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Weather Getting Colder, Blood Getting Hotter

Preparing for your ice fishing season
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As the temperature outside cools, the days become shorter, and many people have put away their boats and fishing tackle and started preparing for the holidays and the long winter slumber. But there is only one thing on my mind – fishing.

The weather normally starts cooling off around October, and in the high country about a month earlier. The fishing pressure begins to slightly diminish, but does this mean the fish stop eating? I think not. This window between comfortable open water fishing and ice fishing allows the fish a bit of a reprieve. Many lakes begin closing their boat ramps, and shore fishing availability is slim to none in most high alititude areas. This is precisely the time that us hard water enthusiasts' blood begins boiling and thoughts of sitting over a hole, staring diligently at our Vexilars are never more than a moment away.

At this point, preparation is the name of the game. Many of us scour the web for hours on end searching for the latest and greatest in the world of ice fishing. Countless passes through our favorite outdoor stores are always in order too, while others are out shopping for holiday gifts and turkey dinner. After we have achieved our checklist, it's time to start preparing for the actual fishing.
Author with ice-fishing Lake Trout
The first thing I do is a routine check-up on the power auger and snowmobile. These have set dormant since April, with an occasional "test fire" during the off season. It's important to check the air filter and spark plugs, then give it a shot and get the cylinders singing.

Once things are looking good on the mechanical end, it's bye-bye garage time for the vehicles as the ice hut takes up this space the rest of the winter. I like to set mine up and leave it up the duration of the winter. This serves two purposes. First is to allow the material to acclimate itself to the frame of the hut, which makes it easier to set up because all the snags and hang-ups seem to work themselves out a bit nicer. Also, once you have made it out on the ice and have encountered snow and water, it keeps the hut aired out and helps prevent the material from damaging or freezing to itself. I then pull out my Vexilars and turn them on to make sure everything is still working properly, and get the batteries charged and ready to go.

Now it's time to come up with a game plan for the variety of lakes that I'll be targeting. Having a good map of the underwater terrain is crucial to my planning, and I don't think there's anything better than the maps Fish'n'Map Co. makes. The first indicator I look for is good structure or breaks.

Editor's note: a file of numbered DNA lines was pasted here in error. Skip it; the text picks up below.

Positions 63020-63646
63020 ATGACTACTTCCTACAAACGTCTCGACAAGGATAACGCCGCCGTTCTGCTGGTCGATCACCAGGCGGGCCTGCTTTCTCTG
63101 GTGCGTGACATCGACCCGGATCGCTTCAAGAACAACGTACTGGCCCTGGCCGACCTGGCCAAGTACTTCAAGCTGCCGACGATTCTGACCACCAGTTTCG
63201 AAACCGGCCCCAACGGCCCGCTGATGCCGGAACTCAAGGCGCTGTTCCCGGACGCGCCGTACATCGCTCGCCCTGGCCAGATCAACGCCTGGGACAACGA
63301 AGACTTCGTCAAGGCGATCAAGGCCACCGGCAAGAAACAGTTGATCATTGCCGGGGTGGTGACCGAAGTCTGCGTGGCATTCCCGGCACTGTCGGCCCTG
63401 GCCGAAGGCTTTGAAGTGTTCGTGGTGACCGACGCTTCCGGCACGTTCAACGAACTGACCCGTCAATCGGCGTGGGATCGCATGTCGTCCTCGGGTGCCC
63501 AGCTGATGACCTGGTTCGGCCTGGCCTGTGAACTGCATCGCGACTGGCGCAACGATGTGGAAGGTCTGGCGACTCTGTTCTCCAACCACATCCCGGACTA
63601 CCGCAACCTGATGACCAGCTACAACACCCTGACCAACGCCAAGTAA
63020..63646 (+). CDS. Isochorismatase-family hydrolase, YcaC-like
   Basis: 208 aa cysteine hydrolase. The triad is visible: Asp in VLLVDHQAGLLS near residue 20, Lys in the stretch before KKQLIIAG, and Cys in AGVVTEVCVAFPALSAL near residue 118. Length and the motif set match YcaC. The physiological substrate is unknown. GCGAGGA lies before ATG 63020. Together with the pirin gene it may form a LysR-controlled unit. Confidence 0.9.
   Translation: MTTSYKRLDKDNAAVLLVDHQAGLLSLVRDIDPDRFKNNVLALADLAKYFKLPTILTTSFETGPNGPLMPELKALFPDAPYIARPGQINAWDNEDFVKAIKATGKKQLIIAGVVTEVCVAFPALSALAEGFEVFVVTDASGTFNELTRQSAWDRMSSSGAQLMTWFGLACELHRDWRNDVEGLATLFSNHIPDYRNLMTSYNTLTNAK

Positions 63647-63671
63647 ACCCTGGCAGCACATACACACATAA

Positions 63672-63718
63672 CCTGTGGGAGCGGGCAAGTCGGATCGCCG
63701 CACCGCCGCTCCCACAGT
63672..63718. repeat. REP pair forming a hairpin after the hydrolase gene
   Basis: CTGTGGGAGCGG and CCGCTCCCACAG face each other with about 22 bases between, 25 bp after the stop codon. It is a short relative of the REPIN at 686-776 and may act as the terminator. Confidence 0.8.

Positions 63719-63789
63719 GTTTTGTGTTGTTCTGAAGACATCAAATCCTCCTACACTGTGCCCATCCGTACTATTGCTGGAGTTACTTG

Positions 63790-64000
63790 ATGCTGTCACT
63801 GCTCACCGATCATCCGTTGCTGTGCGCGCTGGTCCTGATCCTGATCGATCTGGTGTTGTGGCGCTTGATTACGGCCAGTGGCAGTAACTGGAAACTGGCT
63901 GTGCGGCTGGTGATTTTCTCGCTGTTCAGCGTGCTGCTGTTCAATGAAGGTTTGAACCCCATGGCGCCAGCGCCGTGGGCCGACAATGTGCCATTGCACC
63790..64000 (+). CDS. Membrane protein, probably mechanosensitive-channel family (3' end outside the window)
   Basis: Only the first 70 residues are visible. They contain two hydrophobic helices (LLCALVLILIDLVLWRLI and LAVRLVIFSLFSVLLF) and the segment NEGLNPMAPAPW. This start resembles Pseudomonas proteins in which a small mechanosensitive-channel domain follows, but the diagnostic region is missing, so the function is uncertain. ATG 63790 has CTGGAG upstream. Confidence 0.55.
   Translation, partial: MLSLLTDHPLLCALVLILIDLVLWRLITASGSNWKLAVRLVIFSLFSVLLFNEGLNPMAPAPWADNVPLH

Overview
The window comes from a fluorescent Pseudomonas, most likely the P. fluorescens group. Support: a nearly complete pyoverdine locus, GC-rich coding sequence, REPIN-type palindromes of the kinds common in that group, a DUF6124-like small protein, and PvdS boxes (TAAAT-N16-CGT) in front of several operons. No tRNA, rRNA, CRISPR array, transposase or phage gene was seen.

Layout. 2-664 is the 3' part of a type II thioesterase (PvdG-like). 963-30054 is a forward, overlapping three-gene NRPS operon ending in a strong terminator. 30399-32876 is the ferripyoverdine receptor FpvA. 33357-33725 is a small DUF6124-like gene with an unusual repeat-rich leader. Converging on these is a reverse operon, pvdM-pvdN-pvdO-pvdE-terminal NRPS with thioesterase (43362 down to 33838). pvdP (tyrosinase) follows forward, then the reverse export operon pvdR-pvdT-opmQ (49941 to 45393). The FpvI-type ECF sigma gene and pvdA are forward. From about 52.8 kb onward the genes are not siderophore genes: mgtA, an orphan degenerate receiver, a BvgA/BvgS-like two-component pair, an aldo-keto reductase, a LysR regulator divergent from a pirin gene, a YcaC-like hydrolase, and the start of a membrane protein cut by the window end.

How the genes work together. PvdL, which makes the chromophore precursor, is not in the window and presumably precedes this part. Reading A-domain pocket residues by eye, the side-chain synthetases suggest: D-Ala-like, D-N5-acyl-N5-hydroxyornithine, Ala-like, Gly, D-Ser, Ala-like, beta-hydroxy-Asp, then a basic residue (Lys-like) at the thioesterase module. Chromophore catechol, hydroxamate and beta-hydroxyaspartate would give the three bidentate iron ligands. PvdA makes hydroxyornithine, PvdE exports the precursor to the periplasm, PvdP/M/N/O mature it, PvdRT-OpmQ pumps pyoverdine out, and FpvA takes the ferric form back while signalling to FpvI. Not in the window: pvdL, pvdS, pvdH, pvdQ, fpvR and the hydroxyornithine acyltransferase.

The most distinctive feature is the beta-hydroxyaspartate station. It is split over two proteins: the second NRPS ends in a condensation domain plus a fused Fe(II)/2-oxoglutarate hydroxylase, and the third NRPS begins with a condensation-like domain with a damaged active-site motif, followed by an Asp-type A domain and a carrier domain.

Macks through the ice
For each species of fish there are different strategies, but one constant is structure. I find several spots that I wish to target, and put coordinates in on my GPS unit. This is another reason Fish'n'Map Co. maps are so great because many of the maps consist of GPS coordinates for certain areas on the lake.

If there is another spot that I would like to hit but no coordinates, I mark it on the map and can usually locate it through drilling holes and checking depths with electronics. The detailed colored screen on my GPS can help put me in the general area. I highly recommend to any serious ice fisherman obtaining a GPS with mapping features on it. The less time spent moving around while drilling hole after hole to find that certain spot is worth the investment, which is felt almost immediately.

So now it is time to get out on the lake. I normally spend hours on end conversing with fellow fishermen and checking lake updates on Fish Explorer. I'm also constantly checking in with local tackle shops, as they know the ice conditions better than just about anybody. Once I have confirmed fishable ice, it's off to the races to try and pull my first fish of the new season through it.

The fish have not seen serious pressure for over a month, and you can bet that they're sure to be on the prowl for an easy meal. This is one of my favorite reasons to get out on first ice. The water temperature toward the bottom is still relatively warm, thus keeping the fish active. I try to hit many of the spots I previously marked on my GPS, and also the spots that performed well in the previous year. I also like to move around a lot, and locate the most active and largest number of fish I can. With enough preparation and the right bait presentation, the big ones are sure to keep that reel singing!

I do not consider myself an expert ice fisherman at all. What I am is a dedicated, die hard who tries to get out on a frozen lake as much as possible. I enjoy trying new things and learning as much as I can from all the experienced fishermen out there. I try to be as big a sponge as possible, and absorb every bit of advice I get. Even if some of the tactics seem a little off the wall, they have obviously worked for someone so the best thing to do is give a shot and see how it fairs.

All of the preparation and time put in has paid off well, and I hope to continue learning more and understanding the fish to a better degree as time passes. I hope everyone gets a chance to get out on the ice this year, especially during first ice when the air is brisk and the bite is hot. If you see me out there, stop by and say hello as I enjoy meeting new FxR members. Good luck to all of you avid anglers, and may your lines be tight all winter long!


© 2023 Brian Ankrum
Written by guest author Brian Ankrum, a die-hard ice fisherman dedicated to hardwater fishing anywhere across Colorado.
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